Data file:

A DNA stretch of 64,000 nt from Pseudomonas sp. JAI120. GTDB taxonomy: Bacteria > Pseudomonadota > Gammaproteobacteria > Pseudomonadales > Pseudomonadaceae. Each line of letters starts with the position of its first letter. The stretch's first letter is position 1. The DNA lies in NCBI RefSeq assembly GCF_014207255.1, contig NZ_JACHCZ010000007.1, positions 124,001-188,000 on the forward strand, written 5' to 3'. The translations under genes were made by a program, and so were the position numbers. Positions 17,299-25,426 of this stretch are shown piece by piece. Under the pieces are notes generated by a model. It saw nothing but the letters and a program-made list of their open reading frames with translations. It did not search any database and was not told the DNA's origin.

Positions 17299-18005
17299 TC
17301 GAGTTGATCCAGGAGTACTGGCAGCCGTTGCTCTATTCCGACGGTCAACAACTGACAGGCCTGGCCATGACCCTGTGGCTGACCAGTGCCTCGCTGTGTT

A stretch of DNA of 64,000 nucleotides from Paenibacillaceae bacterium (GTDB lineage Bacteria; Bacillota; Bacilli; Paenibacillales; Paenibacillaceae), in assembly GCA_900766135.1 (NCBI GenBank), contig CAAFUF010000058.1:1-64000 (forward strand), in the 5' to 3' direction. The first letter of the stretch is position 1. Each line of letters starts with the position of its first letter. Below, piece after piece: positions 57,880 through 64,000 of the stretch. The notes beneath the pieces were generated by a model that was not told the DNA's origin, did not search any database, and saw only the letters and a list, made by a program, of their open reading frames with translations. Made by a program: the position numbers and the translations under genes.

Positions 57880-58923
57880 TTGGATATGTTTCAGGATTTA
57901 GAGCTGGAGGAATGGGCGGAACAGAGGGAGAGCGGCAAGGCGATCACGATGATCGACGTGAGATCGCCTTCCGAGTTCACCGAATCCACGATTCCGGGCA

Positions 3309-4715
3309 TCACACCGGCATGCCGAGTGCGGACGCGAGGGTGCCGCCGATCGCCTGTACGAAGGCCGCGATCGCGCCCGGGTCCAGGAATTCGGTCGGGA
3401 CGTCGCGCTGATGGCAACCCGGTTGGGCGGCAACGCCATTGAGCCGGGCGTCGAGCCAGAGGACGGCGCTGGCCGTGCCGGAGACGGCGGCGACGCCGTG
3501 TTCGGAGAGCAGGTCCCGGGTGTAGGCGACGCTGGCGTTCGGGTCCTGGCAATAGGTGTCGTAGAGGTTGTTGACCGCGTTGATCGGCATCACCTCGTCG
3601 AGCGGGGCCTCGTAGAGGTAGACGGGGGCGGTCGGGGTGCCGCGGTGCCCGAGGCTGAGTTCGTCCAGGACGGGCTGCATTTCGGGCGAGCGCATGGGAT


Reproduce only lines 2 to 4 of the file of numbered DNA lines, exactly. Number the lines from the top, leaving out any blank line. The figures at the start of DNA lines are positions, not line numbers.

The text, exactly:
Positions 17299-18005
17299 TC
17301 GAGTTGATCCAGGAGTACTGGCAGCCGTTGCTCTATTCCGACGGTCAACAACTGACAGGCCTGGCCATGACCCTGTGGCTGACCAGTGCCTCGCTGTGTT